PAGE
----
Also try these strategies:
- Sip water through the day. Try using a straw if your throat is sore.
- If you don’t have a sore mouth or throat, try very sour or very sweet foods, as these can stimulate saliva production.
- Avoid mouthwash unless you make it yourself using water, salt and baking soda (see the American Cancer Society’s mouth rinse recipe here).
- Try candy or gum to keep your mouth moist. Sugar-free is best unless you have diarrhea, as sugar-free candy can exacerbate diarrhea.
- Avoid alcohol, tobacco (including second-hand smoke) and caffeine.
- Talk to your dentist about products that can help keep your mouth moist and clean.
4. Weight Loss
Please, cancer treatment is not to be thought of as a diet strategy. Maintaining a healthy weight is hugely important when it comes to reducing your risk of recurrence, but during treatment, you need plenty of calories to help you endure treatment and fight cancer cells. Some weight loss may be unavoidable, but it should not be embraced.
Try these tips to keep up your weight:
- Go for high-calorie foods. In life you will rarely receive this advice, so take advantage of it! Try adding high-protein and high-calorie foods to other foods by adding sauces, toppings, and spreads.
- If you are dealing with loss of appetite, it may be best to eat on a schedule that your body can get used to rather than wait until you are hungry. Try smaller, more frequent meals if those are more palatable.
- Drink milkshakes and smoothies—preferably ones that include plenty of protein.
3. Weight Gain
Treatment may cause weight loss, but some treatments may cause weight gain instead. Women going through breast cancer treatment are more likely to gain weight. Oh for heaven’s sake!
Try to keep a positive mental attitude. Those extra pounds put you at your fighting weight! Still, here are some strategies to help you avoid gaining too much weight:
- Talk to a dietitian (talk to your care team for a referral) about the best ways to get the nutrition you need without gaining weight.
- Stay active, and try to choose activities that both burn extra calories and relieve stress. Reducing stress can help reduce stress-related snacking. Even small, easy bouts of exercise can be helpful.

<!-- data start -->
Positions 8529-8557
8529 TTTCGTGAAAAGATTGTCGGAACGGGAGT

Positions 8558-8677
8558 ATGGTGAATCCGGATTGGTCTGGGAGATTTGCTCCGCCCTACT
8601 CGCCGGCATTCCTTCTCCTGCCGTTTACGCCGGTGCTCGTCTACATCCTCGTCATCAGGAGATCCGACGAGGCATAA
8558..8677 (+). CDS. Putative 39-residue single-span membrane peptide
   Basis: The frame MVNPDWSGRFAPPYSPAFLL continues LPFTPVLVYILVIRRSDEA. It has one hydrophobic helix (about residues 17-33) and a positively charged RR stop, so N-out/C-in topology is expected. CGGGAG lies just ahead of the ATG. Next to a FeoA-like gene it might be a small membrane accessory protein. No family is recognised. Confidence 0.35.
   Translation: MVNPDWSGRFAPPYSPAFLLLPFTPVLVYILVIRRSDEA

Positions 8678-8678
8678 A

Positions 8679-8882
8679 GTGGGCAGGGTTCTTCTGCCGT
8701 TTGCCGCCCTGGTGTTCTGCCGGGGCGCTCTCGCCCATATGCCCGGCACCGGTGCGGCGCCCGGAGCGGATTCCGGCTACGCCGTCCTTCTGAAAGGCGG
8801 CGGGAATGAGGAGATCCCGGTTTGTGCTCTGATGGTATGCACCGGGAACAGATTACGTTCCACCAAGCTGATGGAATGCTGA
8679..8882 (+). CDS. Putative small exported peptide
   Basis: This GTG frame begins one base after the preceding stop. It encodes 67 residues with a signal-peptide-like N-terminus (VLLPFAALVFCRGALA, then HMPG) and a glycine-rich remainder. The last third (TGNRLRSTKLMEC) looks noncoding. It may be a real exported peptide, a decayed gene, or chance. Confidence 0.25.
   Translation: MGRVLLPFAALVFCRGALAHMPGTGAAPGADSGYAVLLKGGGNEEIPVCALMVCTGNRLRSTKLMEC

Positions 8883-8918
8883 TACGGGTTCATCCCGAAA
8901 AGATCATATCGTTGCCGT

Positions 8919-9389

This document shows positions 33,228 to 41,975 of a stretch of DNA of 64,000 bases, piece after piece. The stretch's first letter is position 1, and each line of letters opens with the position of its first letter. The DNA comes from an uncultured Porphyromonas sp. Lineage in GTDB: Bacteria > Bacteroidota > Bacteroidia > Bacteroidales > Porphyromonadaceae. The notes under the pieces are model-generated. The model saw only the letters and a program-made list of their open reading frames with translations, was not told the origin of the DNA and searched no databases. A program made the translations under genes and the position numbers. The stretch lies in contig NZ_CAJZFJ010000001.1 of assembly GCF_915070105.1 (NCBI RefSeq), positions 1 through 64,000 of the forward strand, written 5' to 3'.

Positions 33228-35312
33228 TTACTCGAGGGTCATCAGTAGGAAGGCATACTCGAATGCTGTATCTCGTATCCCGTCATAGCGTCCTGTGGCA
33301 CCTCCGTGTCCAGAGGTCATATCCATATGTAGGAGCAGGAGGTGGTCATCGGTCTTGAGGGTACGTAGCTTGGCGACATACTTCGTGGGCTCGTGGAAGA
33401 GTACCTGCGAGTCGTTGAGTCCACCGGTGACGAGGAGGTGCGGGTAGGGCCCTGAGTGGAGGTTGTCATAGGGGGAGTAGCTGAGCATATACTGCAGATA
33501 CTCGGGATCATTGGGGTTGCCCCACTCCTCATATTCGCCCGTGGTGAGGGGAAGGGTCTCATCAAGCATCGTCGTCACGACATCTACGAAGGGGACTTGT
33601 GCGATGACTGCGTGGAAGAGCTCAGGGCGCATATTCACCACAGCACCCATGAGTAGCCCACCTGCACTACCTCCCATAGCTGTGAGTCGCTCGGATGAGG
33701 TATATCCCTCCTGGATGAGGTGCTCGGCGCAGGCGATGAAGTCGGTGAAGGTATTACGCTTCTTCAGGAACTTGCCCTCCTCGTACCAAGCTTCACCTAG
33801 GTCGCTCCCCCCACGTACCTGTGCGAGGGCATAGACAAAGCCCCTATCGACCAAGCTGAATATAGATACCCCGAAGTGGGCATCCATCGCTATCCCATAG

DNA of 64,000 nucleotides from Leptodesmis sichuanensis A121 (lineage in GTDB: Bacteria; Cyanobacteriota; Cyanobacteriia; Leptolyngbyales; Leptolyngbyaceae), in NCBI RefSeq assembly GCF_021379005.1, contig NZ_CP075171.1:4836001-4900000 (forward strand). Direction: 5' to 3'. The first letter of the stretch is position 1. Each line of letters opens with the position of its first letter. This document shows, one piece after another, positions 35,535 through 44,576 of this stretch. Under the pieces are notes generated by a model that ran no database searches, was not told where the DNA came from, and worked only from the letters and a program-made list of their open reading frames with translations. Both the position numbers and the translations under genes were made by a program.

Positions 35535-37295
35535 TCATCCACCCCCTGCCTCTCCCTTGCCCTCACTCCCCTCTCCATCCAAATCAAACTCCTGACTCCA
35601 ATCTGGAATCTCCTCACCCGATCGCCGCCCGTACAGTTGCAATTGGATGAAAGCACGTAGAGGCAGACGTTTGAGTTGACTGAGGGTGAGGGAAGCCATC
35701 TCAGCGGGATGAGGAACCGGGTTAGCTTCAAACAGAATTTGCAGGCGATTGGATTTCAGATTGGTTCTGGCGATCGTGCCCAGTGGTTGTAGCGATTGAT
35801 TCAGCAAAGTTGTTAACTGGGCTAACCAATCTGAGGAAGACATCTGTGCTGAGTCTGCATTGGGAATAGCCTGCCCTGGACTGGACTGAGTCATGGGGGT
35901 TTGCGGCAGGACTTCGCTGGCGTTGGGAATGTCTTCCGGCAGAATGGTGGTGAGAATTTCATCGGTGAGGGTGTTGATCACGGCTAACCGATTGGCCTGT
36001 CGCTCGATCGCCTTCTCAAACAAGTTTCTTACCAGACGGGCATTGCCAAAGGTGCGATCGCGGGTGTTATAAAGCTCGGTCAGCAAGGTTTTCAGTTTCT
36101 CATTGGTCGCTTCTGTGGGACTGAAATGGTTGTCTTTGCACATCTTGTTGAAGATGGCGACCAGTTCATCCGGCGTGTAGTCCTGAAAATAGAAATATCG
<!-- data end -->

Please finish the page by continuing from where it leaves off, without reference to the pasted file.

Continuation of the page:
- Good, basic nutrition tips are your friends here: limit salt and fat, go for lots of vegetables and high-fiber foods, and limit sugar intake.
This is a big one, and probably all cancer patients deal with some fatigue caused by stress, chemotherapy, medication, a busy treatment schedule, or all of the above. Try these strategies to combat fatigue:
- Stay hydrated as dehydration can make fatigue worse.
- Go for a mix of protein, fiber, and fat with each meal to help stabilize your blood sugar.
- Do not try to fix your fatigue with supplements unless they are recommended by your treatment team. Supplements are not regulated by the FDA.
- Take lots of naps and let others help you with chores and errands! This is not food-related advice—it’s just good advice!
1. Avoid Foodborne Illness
OK, this is not really a side-effect of cancer treatment. But it’s certainly worth mentioning. When you are dealing with a weakened immune system and trying to fight off cancer, the last thing you want to do is deal with an infection or illness that could have been avoided. Be vigilant about your usual safety precautions when preparing and handling food.
Also keep these tips in mind:
- Be temperature savvy. Keep your hot foods hot and cold foods cold, and put leftovers in the refrigerator right away after eating.
- Be meat savvy. Make sure that your hands, utensils, and cooking surfaces are clean before preparing meat, and clean all surfaces afterwards. Always wash your hands after each time you touch raw meat, and use a separate cutting board for meat and for other food. Thaw meat in the fridge or microwave, not the countertop, and don’t refreeze after thawing. And of course, cook all meats thoroughly!
- Thoroughly wash all fruits and vegetables with water and a vegetable scrubber. Soak fruits or veggies that are difficult to scrub. You should even wash produce with a rind or peel before cutting or peeling.
- Avoid foods with mold, including moldy cheeses.
- Look out for any situations where other hands have come into contact with food before yours. This includes buffets, bulk bins, condiment bottles that stay on tables at restaurants, and salad bars. It’s OK to be picky while you’re going through treatment!
- Stay away from raw nuts, raw fish or shellfish, and undercooked meats and eggs. Err on the side of caution!
- Wash your hands well before eating, after eating, and basically, any time you feel like you have come into contact with germs. Use soap and warm water and wash for twenty seconds.
Well, that’s our list! We hope you found some of these tips helpful. Remember that your medical care team and dietitians will be excellent sources of personalized information, so talk to them early and often. Each person is unique, and no one thing will work for every person. Be patient, gather support, and take things one step at a time. Keep fighting, friends!